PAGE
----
Gael Monfils exited in the secound round after making the quarterfinals of the U.S. Open last year. (Erick W. Rasco/SI)
The Gael Monfils Show is like Jersey Shore. I don't want to watch it, I tune in anyway, I find myself cringe-laughing and after it's all over I hate myself a little more and vow to never tune in again. Lather, rinse, repeat, and I've watched more Gael Monfils matches than I care to admit.
But really, the analogy fits. Do you want to be a productive member of society or do you just want to make people laugh, even if they're laughing at you? In Monfils' case, he seems perfectly content being the entertainer, eschewing the win for the highlight reel. How else can we make sense of his propensity to tap out of matches, seemingly unbothered by dropping a grueling five-set match that lasted more than four and a half hours at a Slam?
"It's not bad, you know," he said after Thursday's marathon loss to Juan Carlos Ferrero in the second round of the U.S. Open. "I think I'm disappointed because I lost the match. But I think I give my best. Today I have a big fighter against me. I lost the match on a few points. But I take only the good side of this loss. So I'm disappointed because for sure I want to go deep on the tournament, but I think I made a great game. I think it's tennis."
Monfils is right. He did come up against a big fighter. Ferrero played intelligently and made it clear that he wasn't going to gift this match, that Monfils would have to win it. But isn't that the never-ending problem with the Frenchman? He rarely seems capable of putting himself out there, fighting tooth and nail to attempt to win. Psychologically, it's always more disappointing (read: gut-wrenching) to try your absolute hardest and still fall short. Best to either have excuses to point to for why you didn't win, or simply not put in that extra effort to show everyone you care. It's self-preservation at its finest.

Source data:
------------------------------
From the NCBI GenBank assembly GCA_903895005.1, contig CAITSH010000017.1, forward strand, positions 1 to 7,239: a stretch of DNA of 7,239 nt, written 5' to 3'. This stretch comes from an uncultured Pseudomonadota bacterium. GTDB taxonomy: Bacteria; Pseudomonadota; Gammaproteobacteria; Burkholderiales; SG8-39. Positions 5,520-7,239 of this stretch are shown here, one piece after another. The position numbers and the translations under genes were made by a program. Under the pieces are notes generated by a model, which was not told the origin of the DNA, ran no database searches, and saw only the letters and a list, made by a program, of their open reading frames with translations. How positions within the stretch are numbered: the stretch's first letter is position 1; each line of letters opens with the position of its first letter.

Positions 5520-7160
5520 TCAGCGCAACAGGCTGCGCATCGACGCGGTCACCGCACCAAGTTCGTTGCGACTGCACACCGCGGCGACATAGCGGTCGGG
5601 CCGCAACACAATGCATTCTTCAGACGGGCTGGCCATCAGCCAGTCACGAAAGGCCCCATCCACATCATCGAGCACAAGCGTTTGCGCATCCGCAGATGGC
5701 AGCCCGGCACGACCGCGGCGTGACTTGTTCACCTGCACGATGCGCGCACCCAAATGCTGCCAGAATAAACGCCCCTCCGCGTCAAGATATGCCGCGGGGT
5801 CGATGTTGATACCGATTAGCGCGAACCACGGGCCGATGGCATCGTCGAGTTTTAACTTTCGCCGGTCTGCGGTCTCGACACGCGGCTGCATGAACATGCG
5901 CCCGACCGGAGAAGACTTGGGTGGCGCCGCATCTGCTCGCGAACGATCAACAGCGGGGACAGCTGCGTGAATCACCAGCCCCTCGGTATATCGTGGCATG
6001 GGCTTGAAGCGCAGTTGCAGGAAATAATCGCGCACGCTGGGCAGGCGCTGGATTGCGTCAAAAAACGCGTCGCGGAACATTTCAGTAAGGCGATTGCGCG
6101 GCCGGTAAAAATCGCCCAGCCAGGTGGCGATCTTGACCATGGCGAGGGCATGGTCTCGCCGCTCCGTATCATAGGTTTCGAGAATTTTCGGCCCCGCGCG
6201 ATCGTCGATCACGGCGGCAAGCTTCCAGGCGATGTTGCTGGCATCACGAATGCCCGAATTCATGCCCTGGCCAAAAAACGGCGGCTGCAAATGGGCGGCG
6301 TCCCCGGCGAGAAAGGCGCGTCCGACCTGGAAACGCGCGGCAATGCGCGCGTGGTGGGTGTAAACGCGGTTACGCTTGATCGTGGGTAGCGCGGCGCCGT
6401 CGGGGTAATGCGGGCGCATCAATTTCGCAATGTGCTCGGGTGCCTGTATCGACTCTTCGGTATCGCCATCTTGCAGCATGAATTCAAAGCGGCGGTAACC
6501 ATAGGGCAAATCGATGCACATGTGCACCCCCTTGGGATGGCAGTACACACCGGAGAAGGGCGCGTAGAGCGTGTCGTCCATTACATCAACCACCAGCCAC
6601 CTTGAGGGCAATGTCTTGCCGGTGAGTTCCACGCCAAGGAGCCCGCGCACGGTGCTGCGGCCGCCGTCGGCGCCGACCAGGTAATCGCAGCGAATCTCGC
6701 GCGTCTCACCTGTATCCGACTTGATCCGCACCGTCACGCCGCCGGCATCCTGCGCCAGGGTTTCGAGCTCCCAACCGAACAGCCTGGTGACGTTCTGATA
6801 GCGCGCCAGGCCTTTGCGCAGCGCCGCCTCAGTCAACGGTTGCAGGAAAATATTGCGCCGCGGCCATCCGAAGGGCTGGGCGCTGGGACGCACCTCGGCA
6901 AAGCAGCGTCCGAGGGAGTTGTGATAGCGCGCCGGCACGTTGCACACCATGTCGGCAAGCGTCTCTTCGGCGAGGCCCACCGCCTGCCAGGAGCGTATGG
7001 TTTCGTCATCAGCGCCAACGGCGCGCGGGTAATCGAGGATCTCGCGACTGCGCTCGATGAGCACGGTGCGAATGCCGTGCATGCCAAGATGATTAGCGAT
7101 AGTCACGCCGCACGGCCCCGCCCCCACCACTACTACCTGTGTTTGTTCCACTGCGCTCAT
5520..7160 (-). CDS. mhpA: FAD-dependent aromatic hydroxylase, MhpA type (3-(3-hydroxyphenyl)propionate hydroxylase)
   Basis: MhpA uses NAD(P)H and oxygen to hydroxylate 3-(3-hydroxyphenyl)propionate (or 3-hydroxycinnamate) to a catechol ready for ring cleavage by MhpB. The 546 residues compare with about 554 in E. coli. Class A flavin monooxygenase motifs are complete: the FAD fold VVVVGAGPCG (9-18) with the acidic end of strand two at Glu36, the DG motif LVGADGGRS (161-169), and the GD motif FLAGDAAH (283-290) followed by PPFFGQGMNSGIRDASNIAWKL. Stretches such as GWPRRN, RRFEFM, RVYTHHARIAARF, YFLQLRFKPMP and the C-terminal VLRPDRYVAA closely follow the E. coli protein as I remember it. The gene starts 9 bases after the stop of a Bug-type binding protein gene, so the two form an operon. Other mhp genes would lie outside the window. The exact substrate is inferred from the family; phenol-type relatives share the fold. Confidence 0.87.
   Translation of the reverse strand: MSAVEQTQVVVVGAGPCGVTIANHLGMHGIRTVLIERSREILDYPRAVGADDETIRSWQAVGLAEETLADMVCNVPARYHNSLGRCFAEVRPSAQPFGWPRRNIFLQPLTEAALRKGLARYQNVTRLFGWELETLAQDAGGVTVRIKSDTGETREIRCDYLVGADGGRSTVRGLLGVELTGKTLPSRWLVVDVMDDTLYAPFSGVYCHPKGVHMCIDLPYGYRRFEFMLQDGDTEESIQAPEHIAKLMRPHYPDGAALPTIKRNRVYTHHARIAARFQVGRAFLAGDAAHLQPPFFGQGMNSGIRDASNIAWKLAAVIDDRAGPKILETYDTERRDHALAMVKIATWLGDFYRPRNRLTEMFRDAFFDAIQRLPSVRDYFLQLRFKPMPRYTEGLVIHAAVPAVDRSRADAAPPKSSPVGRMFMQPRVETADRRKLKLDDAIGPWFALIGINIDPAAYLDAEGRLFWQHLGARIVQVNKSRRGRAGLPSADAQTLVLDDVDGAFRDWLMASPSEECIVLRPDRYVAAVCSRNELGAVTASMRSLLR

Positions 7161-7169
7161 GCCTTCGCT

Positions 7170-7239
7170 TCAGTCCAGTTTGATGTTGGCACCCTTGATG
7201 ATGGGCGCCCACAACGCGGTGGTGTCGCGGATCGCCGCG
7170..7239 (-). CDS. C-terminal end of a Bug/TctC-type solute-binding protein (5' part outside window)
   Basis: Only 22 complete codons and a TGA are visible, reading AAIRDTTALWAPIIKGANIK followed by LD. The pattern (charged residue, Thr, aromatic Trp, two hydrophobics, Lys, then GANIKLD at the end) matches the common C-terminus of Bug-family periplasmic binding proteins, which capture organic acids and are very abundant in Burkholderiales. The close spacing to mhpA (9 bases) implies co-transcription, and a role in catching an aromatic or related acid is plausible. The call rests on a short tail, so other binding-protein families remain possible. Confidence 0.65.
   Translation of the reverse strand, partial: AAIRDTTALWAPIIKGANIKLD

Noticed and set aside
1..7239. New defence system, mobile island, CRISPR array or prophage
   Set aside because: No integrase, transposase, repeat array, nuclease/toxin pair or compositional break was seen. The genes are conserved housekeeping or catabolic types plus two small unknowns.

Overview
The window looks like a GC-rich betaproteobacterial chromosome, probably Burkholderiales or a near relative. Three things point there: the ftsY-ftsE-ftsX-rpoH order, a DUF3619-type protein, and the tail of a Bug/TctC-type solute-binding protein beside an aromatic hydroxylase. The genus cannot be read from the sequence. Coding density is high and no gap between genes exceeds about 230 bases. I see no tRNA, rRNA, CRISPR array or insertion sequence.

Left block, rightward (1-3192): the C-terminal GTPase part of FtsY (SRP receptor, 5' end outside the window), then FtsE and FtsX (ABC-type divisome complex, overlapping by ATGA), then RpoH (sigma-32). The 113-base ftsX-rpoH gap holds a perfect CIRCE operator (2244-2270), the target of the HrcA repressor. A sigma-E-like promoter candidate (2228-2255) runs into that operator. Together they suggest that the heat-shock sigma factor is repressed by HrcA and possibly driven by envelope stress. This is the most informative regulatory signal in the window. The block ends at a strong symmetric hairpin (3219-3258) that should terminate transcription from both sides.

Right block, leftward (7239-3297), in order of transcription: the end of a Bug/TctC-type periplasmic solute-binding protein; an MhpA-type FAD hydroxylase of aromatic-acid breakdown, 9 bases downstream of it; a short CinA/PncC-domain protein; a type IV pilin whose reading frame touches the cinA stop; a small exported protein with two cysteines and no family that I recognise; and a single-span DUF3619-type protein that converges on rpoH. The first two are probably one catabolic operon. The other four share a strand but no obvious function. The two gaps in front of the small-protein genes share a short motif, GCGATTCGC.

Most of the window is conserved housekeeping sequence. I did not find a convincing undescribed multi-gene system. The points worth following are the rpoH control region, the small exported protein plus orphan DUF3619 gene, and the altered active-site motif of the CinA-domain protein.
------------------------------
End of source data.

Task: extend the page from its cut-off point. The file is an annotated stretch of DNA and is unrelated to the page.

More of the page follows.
Gael Monfils is a happy guy. He seems to have fun playing tennis. He truly gets a kick out of being able to chase down a ball and hit the impossible shot. He revels in the oohs and ahhs, the adoration of the crowd, those singular YouTube moments that still have people talking, regardless of his ranking or record. It's enough to make me feel like a Grinch for raining on his parade.
Perhaps a winning Monfils is a boring Monfils. Perhaps if he reined it in he'd simply be one of those players who, you know, wins things. But at least he'd be relevant. Right now he's just an entertaining sideshow, and I think we can all agree that he's better than that. He's got all the talent, all the tools, all the ability.
He's just missing a head.
But since he did hit some ridiculous shots during his short stay in New York ...